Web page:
Jillian Cantor is the author of the new novel The Lost Letter. Her other books include The Hours Count and Margot. She lives in Arizona.
Q: How did you come up with the idea for The Lost Letter?
A: My agent gave me the first spark when we were talking about what I might write next and she asked if I’d ever thought about the people who designed stamps. (I hadn’t until then!) I started some research from there and began to learn all the ways stamps were actually used in the resistance in World War II.
And beyond that, my grandmother passed away a few years ago of Alzheimer’s and I was thinking a lot about her and about memory, the way memory both leaves us and stays with us in strange ways. That’s the heart of this story for me.
Q: What type of research did you need to do, and was there anything that particularly surprised you?
A: To be honest, I’d never thought much about stamps or stamp collecting before I started this book.
Before I started writing – actually before I had any idea what the story was, only that it was something about a stamp engraver – I visited the Postal History Museum in Tucson and asked the librarians there lots of questions. I left with a bunch of articles about engraving and a pile of old books, stamp guides like the ones Katie finds in the book.
I also visited the Holocaust Memorial Museum in D.C. around the same time and spent a while in their wonderful resistance exhibit. I did a lot of online research as well, about resistance groups, stamps and stamp collecting, Austria, Berlin before and after the wall fell in the 1980s.
I watched this excellent German TV series, Deutschland 83, which gave me a sense of life in Germany in the 1980s – I was lucky that it happened to be airing the summer I was drafting the book.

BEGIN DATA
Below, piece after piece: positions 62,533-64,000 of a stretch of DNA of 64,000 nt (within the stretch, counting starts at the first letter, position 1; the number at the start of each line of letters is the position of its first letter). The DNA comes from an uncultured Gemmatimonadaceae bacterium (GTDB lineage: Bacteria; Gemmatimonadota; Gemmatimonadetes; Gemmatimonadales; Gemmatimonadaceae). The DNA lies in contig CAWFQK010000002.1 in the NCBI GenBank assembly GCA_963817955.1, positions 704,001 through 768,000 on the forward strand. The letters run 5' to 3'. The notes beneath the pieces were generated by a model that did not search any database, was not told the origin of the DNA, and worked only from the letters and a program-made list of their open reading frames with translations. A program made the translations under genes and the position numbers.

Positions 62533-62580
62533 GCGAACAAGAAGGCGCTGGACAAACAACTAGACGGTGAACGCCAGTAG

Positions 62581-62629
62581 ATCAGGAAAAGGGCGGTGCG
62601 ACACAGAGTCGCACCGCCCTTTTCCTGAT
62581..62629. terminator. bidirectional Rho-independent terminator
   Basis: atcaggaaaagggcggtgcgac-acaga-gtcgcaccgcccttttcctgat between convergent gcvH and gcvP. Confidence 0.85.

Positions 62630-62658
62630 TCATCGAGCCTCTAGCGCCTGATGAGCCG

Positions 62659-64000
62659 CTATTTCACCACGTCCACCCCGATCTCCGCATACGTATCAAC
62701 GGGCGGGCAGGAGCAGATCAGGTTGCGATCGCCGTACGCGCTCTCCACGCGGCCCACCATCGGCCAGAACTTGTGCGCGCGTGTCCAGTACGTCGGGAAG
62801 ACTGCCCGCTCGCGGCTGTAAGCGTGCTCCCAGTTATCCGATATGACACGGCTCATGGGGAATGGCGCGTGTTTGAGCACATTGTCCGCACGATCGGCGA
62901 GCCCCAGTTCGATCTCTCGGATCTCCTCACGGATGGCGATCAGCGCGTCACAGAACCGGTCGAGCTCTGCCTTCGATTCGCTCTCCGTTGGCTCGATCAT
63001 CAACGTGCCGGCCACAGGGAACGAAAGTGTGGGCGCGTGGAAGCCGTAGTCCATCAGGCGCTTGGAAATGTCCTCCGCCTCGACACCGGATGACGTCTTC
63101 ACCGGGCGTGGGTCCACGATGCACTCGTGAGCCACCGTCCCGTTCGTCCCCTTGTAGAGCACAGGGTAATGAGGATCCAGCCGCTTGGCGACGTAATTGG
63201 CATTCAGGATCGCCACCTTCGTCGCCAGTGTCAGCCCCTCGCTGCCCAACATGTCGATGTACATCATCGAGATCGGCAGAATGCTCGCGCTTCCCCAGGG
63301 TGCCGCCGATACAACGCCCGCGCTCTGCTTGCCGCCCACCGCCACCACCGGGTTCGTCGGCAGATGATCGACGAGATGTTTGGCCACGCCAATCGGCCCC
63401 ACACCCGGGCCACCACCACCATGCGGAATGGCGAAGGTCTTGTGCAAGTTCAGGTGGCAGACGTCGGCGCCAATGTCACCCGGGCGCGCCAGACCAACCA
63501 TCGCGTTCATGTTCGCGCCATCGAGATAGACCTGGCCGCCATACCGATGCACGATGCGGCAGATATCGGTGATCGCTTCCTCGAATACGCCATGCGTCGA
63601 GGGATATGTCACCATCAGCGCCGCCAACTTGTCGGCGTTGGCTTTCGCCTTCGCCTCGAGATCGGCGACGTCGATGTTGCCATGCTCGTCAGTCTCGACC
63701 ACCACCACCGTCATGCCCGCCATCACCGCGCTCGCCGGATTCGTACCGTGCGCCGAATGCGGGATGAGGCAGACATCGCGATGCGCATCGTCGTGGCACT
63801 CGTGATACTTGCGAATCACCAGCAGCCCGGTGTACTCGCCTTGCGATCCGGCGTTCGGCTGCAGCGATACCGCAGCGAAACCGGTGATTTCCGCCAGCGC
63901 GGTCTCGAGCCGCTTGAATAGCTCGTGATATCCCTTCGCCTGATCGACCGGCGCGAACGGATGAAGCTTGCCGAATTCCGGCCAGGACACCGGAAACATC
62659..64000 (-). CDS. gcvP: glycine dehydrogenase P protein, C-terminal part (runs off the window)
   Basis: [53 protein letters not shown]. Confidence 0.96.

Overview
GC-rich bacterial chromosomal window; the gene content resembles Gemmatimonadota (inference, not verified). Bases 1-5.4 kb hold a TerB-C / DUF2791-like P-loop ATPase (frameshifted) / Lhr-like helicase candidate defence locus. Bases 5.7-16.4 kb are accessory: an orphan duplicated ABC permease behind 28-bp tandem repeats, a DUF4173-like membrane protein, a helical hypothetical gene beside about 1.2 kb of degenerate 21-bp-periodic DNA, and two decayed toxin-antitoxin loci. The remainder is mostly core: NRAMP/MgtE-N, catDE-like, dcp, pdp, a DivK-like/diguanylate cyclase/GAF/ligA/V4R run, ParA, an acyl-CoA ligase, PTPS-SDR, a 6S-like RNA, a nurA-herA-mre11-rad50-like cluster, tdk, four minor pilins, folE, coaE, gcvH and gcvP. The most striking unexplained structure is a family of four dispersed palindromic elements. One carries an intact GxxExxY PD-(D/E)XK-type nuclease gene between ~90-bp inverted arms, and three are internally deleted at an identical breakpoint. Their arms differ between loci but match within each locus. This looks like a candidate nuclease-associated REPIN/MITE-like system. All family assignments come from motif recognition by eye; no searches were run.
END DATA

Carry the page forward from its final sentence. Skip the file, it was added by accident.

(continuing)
What surprised me the most is how much I learned about the 1980s, from a historical perspective while doing research. It’s the first “historical” time I’ve written about where I was alive, and I feel like I remember it well. But as I researched, I realized I wasn’t aware of so much of the important worldwide and political events at the time.
Q: The book takes place in Austria in 1939 and also in Los Angeles a half-century later. Did you write the chapters in the order in which they appear, or did you focus more on one time period before tackling the other?
A: Yes, I did write the chapters in the order they appear. I always knew how the stories would be connected so I felt it was important to write it in the order it would be read, to get a sense of this connectedness and pacing as I drafted it the first time.
When I was revising, however, I revised one storyline at a time, reading and revising each time period straight through as a separate story.
Q: You write in your Author’s Note about a letter of your own that’s important to you. What role do you see letters playing in people’s lives, and will that continue in the age of texts and emails?
A: I don’t know that letters have much of a role in people’s lives any more? Except that handwritten notes are almost so rare that writing one – or getting one – really means something. I love texts and emails, but as I wrote this book, I did pause to wonder if in 20 or 30 years I’ll regret not having any tangible written communication to hold onto, as in the past.
Q: What are you working on now?
A: I’m in the early stages of a new historical novel. Too early to say much, but it’s another dual point of view, dual timeline story that takes place in the 1940s.
Thank you so much for having me on your blog, Deborah!
--Interview with Deborah Kalb. For a previous Q&A with Jillian Cantor, please click here.